(Credit: Unsplash)

This article was written exclusively for The European Sting by Mr. Wireko Joseph Agyei, a 3rd year medical laboratory science student at the University of Energy and Natural Resources, Sunyani, Ghana. It is affiliated with the International Federation of Medical Students’ Associations (IFMSA), a cordial partner of The Sting. The opinions expressed in this article belong strictly to the authors and do not necessarily reflect the views of IFMSA on the subject, nor that of The European Sting.


The COVID-19 pandemic has plunged the world into a major crisis and highlighted the ability of health systems to withstand the shock of pandemics. As a result, health facilities and medical professionals have been overburdened. So there are demands for more resources and innovative ways to make health systems more resilient and responsive.

Chronic diseases seem to be on the back burner despite statistics showing that chronic diseases and other non-communicable diseases (NCDs) are responsible for several deaths from COVID-19 and deserve more resources and action plans. In fact, chronic diseases and non-communicable diseases such as diabetes, hypertension, heart and kidney disease are the main drivers of COVID-19 related deaths. Greater attention should be paid to these diseases in the midst of a pandemic.

Access to high quality, appropriate and universal health care (UHC) remains a mirage for many people living with chronic conditions, especially vulnerable people in poor countries with poor health care systems. The pandemic has further worsened the conditions of these people and negatively impacted already fragile health systems in poor countries. Even well-developed and resourced health systems are reeling from the negative impact of the pandemic.

It is therefore very important to make health systems more resilient, especially during and after the pandemic. Ways to achieve these goals include: providing more resources that countries and international organizations need to improve health systems; provide incentives to health professionals to make them more resilient and dedicated to duty; train more health professionals to meet the demands of the times, among others.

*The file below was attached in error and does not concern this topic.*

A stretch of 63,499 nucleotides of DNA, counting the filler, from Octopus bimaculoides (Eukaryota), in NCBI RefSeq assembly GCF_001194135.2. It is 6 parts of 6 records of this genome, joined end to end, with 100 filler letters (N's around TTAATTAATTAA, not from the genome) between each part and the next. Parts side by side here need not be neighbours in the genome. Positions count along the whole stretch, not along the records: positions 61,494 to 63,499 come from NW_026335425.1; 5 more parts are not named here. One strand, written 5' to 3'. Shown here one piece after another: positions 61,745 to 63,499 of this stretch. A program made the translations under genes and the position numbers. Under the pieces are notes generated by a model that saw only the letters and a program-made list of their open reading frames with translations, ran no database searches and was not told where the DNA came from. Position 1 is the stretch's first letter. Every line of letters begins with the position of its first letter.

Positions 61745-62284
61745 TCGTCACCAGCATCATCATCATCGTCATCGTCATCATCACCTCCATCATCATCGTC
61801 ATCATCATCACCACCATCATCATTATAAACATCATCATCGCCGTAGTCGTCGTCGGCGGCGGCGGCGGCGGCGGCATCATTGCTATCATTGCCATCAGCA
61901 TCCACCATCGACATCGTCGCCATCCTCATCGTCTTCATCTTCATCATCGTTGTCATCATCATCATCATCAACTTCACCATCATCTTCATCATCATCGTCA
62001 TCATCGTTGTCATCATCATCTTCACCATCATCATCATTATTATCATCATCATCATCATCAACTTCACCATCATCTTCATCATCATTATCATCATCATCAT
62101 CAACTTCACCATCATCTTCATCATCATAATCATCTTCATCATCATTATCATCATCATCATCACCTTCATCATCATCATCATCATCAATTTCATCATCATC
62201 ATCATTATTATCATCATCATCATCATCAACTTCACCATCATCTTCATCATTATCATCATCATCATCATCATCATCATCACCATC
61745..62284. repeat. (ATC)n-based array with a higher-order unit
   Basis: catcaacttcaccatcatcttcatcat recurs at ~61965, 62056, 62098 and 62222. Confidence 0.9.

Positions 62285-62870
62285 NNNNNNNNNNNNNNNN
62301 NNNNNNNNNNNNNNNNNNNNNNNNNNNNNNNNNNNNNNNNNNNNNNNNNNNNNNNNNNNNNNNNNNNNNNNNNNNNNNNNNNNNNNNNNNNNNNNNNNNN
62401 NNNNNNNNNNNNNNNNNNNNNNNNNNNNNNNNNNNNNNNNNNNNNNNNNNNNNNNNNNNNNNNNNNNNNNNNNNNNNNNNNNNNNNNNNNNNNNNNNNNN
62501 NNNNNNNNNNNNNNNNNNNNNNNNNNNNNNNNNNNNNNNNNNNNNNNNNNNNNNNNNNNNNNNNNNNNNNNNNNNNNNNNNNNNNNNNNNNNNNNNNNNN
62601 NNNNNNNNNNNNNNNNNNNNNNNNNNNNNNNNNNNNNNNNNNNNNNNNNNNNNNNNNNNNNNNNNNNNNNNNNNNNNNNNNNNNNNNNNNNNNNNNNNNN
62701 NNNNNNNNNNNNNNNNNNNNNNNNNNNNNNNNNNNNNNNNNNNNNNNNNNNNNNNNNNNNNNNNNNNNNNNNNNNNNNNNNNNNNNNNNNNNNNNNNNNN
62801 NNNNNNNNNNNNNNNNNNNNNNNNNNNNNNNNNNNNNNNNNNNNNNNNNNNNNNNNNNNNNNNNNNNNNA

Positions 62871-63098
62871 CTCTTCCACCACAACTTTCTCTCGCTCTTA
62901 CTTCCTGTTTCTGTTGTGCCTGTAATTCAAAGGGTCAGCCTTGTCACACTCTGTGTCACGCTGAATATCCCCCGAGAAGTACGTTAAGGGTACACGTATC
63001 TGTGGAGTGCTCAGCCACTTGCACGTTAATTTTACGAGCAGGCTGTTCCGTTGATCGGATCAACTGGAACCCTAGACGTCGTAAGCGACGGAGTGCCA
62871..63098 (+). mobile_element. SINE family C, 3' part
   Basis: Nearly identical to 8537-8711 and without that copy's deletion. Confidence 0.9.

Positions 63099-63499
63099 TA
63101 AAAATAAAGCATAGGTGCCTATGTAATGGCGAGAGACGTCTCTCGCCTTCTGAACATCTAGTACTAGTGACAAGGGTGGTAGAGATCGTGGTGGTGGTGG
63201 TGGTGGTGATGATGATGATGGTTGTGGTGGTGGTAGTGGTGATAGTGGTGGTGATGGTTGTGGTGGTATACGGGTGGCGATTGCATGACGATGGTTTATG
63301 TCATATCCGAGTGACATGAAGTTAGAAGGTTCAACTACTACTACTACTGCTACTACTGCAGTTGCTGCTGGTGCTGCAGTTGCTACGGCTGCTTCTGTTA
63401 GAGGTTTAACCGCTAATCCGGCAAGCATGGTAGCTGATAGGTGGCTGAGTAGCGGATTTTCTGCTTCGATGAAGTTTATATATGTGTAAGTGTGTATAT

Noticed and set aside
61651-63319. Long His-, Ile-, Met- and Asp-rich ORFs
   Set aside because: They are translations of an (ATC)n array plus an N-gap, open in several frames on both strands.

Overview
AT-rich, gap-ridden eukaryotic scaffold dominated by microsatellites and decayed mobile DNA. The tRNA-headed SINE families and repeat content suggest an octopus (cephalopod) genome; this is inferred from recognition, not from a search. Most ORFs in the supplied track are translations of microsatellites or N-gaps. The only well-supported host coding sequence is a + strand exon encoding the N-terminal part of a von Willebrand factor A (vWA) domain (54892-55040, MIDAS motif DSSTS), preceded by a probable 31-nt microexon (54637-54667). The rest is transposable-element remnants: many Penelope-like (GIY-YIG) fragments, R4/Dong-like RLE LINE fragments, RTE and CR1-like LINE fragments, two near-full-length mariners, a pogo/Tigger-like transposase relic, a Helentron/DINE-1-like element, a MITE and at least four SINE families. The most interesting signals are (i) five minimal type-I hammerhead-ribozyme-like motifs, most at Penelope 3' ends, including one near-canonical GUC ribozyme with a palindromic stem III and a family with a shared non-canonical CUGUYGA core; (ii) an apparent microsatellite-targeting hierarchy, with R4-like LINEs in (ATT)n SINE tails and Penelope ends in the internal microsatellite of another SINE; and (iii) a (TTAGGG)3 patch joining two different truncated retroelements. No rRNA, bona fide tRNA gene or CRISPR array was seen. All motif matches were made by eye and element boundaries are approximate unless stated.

Medical students have a role to play in efforts to make health systems more resilient to effectively manage chronic diseases during the pandemic, supporting the process through advocacy, to achieve the desired goals.
Their advocacy should ensure that policy makers around the world are aware that accessibility and affordability of health care must go hand in hand if a country is to achieve UHC, especially for people with chronic conditions. They should also advocate for and support reforms to put chronic diseases and other non-communicable diseases at the top of the agenda of governments, civil society and international organizations such as the World Health Organization.
Additionally, medical students should advocate for bringing health care closer to people living with chronic diseases, improving the quality of health care and making it affordable for all. People diagnosed with chronic conditions should be supported if they cannot afford treatment.

Above all, they should advocate for the need to ensure that no one’s health is left behind during the pandemic.

In striving to build more resilient health systems, it is paramount that policy makers everywhere invest in health systems for all, especially prioritizing chronic diseases, if more lives are to be saved during and beyond the pandemic.

About the Author

Wireko Joseph Agyei is a 3rd year Medical Laboratory Science student at the University of Energy and Natural Resources, Sunyani, Ghana. It is a member of the European Climate Pact. He is also a member of the Open Dialogue on Climate Change.